17 August 2011

Oliver Rasmussen Evades the Japanese for Ten Weeks- *in* Japan

Oliver Rasmussen in the back seat of the Helldiver
The run up for the Allied invasion of the Japanese home islands began on 1 July 1945 when Task Force 38, a powerful US Navy fast carrier armada, weighed anchor and headed out from its forward anchorage in the Philippines. Under the command of Vice Admiral John McCain aboard the Essex-class carrier USS Shangri-La, TF38 was tasked with Phase One of Operation Olympic, the preparatory phase of the invasion of Kyushu planned for November 1945. The aircraft of the task force would establish air superiority by mid-August over Kyushu which would in turn set the stage for Operation Coronet, the invasion of Honshu in 1946. The first strikes would begin on northern Japan on 13 July before moving south to Kyushu. In poor weather than grounded most of the Japanese fighter forces, the aircraft of TF38 struck coastal targets and shipping on Hokkaido, the northernmost of the home islands. Despite the weather, the Japanese managed to put up a spirited defense in the two-day strikes, with the Navy losing 44 aircraft and 26 pilots in crew.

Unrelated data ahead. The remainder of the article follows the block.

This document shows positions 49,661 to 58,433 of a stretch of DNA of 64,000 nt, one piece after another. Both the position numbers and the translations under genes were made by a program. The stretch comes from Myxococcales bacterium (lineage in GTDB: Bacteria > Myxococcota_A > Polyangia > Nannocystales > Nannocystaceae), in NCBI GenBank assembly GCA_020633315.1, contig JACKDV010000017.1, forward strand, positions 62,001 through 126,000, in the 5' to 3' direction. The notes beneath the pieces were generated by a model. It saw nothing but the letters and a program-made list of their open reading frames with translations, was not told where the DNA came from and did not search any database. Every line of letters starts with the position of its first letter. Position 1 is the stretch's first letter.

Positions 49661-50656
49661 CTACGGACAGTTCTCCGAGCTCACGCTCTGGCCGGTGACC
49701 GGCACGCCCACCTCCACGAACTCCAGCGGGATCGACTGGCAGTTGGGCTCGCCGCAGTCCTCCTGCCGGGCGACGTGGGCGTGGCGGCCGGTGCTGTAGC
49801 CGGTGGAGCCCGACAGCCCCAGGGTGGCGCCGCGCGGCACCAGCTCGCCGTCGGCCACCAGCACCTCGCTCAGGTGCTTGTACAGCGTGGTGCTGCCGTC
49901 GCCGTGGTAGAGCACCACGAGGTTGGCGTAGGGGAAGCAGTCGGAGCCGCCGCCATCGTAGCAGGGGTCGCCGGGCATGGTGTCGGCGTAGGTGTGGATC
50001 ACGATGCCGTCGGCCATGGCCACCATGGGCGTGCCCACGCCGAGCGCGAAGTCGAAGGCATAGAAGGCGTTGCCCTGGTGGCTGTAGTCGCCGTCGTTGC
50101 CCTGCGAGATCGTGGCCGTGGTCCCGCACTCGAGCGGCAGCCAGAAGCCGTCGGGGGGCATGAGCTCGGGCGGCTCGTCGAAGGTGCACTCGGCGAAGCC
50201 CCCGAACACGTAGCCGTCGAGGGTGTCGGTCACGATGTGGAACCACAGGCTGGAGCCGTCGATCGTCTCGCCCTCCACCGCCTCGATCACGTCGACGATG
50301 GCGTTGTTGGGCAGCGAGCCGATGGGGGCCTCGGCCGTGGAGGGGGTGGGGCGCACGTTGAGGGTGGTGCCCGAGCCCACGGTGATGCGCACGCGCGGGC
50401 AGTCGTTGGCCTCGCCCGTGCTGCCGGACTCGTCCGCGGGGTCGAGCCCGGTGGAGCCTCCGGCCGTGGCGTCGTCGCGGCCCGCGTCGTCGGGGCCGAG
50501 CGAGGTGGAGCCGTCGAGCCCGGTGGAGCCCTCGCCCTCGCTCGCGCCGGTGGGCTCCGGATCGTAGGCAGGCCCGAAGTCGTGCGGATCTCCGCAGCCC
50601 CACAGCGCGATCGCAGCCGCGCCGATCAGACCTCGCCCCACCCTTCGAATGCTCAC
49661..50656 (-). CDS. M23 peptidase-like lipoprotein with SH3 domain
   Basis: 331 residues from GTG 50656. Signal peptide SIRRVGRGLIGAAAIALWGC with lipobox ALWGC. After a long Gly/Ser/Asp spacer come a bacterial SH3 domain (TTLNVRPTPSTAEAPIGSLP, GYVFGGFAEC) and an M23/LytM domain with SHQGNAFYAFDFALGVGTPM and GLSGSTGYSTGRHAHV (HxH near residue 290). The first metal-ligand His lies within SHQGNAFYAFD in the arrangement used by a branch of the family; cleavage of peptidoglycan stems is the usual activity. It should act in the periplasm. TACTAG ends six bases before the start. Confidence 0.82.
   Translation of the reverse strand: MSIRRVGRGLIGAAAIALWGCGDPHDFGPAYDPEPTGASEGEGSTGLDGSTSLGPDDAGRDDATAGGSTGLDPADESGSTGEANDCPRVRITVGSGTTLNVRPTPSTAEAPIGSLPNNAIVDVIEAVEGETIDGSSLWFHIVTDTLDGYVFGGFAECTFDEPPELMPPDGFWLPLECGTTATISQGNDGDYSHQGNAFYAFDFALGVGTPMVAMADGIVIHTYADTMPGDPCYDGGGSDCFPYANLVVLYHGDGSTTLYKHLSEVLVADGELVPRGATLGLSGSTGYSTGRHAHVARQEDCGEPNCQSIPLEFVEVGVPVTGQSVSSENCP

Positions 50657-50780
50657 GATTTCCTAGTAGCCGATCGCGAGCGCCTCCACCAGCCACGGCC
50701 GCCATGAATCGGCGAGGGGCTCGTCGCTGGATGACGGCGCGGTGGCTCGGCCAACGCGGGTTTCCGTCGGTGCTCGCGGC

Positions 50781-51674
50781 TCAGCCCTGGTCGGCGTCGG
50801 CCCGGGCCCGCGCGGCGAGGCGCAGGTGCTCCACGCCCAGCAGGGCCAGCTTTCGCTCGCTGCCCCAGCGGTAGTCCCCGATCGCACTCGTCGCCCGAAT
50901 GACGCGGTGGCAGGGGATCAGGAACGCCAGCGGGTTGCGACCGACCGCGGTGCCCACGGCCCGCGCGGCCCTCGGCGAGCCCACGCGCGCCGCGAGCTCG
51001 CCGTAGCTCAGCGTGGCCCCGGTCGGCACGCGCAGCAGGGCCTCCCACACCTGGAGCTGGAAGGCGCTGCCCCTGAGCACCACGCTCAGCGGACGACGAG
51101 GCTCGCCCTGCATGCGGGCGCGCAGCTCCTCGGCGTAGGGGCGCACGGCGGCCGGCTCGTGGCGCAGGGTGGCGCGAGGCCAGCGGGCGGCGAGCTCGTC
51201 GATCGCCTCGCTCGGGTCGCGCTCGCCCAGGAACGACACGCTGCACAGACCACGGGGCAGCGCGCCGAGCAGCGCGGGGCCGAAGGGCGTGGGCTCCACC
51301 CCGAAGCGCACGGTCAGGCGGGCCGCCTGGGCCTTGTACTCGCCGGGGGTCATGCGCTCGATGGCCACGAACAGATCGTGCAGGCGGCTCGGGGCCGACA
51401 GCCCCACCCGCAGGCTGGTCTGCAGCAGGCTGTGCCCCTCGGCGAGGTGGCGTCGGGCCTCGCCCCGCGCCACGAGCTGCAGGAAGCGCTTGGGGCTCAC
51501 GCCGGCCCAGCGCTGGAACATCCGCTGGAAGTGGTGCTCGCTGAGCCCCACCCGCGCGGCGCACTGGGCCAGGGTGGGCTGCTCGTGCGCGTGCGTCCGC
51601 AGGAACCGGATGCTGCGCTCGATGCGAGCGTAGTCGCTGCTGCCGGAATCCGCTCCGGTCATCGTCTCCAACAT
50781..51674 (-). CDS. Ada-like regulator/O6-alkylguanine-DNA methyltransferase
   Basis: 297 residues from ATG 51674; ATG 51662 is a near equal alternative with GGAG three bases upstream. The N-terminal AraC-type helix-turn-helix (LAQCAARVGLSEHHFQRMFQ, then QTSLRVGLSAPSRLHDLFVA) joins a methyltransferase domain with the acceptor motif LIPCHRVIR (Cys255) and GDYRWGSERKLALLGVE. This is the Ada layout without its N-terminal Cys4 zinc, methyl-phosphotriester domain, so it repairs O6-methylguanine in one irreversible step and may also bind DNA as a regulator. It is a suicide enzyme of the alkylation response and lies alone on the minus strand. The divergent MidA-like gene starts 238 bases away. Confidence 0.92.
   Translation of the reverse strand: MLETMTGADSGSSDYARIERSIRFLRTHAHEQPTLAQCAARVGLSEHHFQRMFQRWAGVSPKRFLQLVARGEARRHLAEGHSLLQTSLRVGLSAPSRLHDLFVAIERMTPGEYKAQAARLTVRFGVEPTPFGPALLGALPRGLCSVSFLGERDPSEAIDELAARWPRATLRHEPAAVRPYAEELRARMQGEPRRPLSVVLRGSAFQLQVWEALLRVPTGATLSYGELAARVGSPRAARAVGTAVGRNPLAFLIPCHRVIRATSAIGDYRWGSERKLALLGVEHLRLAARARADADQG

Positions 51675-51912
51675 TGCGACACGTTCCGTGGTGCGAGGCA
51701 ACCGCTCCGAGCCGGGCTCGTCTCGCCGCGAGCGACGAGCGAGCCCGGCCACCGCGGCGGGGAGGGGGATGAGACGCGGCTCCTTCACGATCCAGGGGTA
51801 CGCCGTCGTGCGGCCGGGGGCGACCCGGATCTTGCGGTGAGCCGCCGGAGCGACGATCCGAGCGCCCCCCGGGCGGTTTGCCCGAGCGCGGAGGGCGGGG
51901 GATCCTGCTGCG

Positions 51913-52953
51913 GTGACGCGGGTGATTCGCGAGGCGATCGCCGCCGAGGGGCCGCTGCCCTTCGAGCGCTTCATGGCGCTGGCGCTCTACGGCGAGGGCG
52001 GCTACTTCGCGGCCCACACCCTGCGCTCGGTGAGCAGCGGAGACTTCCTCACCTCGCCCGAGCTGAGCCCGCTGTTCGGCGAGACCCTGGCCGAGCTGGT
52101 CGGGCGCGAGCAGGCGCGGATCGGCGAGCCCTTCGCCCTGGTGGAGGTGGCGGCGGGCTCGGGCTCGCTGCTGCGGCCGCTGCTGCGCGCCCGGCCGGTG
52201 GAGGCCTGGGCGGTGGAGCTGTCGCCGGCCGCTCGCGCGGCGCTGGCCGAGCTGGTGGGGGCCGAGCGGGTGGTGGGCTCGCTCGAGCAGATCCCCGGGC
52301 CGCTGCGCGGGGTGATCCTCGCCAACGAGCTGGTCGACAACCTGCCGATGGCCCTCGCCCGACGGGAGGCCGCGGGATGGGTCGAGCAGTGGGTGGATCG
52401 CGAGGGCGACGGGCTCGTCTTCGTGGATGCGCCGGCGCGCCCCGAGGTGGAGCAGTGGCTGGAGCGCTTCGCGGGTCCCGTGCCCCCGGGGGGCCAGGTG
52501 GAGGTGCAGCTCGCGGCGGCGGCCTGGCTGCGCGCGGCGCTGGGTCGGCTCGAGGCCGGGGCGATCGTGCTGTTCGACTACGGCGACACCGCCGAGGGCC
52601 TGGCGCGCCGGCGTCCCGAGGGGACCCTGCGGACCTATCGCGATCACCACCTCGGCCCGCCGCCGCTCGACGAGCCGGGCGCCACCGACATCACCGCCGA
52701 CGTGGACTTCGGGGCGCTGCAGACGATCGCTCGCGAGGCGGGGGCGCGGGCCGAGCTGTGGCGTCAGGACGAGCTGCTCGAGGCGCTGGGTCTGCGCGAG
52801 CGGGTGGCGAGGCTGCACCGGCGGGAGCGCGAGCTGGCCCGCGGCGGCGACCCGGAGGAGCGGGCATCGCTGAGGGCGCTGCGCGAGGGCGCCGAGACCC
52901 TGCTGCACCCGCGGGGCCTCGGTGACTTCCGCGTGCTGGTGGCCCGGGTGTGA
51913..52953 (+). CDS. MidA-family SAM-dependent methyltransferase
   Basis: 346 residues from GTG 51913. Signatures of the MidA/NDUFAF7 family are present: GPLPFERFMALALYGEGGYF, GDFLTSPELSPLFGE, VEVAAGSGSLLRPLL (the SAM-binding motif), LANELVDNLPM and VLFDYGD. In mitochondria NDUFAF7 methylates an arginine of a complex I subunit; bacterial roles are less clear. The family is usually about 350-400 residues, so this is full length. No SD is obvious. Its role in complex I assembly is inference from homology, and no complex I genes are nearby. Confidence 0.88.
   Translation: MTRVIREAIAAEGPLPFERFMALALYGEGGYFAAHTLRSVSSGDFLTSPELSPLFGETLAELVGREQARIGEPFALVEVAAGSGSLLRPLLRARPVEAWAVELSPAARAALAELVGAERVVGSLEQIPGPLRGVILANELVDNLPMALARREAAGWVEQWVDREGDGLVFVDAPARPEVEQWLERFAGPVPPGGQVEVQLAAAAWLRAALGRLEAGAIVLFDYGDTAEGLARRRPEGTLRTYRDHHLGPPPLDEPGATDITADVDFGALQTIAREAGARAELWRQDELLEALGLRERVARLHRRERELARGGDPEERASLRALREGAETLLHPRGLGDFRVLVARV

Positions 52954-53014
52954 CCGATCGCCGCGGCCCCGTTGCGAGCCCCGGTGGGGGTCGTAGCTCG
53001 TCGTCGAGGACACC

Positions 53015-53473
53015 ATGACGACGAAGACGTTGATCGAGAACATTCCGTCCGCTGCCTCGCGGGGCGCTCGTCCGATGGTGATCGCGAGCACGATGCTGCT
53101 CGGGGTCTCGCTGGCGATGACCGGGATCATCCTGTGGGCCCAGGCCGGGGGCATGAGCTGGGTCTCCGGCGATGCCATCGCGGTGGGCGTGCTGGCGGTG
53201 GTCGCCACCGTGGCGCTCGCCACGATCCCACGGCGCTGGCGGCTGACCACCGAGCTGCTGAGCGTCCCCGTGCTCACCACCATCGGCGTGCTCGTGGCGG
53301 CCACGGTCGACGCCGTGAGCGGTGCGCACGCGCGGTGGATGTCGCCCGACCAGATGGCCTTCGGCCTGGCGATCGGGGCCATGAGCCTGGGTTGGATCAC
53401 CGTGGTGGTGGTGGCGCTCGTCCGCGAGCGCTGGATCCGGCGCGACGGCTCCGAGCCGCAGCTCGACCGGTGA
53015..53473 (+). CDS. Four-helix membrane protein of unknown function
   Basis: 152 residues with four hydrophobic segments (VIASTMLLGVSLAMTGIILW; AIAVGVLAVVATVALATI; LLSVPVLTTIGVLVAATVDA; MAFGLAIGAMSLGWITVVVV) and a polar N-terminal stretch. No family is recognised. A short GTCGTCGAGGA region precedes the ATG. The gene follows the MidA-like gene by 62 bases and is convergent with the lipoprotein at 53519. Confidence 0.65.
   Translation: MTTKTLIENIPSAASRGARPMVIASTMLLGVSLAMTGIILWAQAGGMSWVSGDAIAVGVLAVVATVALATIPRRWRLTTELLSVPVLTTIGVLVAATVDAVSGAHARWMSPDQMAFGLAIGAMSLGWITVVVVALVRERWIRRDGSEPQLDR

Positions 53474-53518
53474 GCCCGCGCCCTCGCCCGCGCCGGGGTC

On the first day over Hokkaido, the Shangri-La's air wing would lose eight Curtiss SB2C Helldivers. One of the Helldivers lost was flown by Lt.(jg) Howard Eagleston, who descended too low under the overcast and struck a mountain in rural Hokkaido. He was killed on impact, but his gunner, 23-year old radioman Oliver Rasmussen, survived. With only the clothes he wore and an empty backpack, Rasmussen knew all too well what the Japanese did to their prisoners and decided he'd chance it in the Hokkaido wilderness. Being part Chippewa Indian from Minnesota, Rasmussen had come from an impoverished family (he referred to them as "the second generation right out of the teepee") but had spent his youth in the great outdoors. Having only a vague idea of his general location, Rasmussen spent seventeen days trekking to the coast, living off the land and avoiding any Japanese residents he came across. On 31 July upon reaching the coast, Rasmussen found his first source of significant food- a farmer's cow near his hideout would provide the sailor fresh milk for nine straight nights- each night he'd creep out to the cow and help himself to the milk and return to his hideout. The farmer never figured out what was going on, eventually turning to cow lose figuring she was longer able to produce any milk.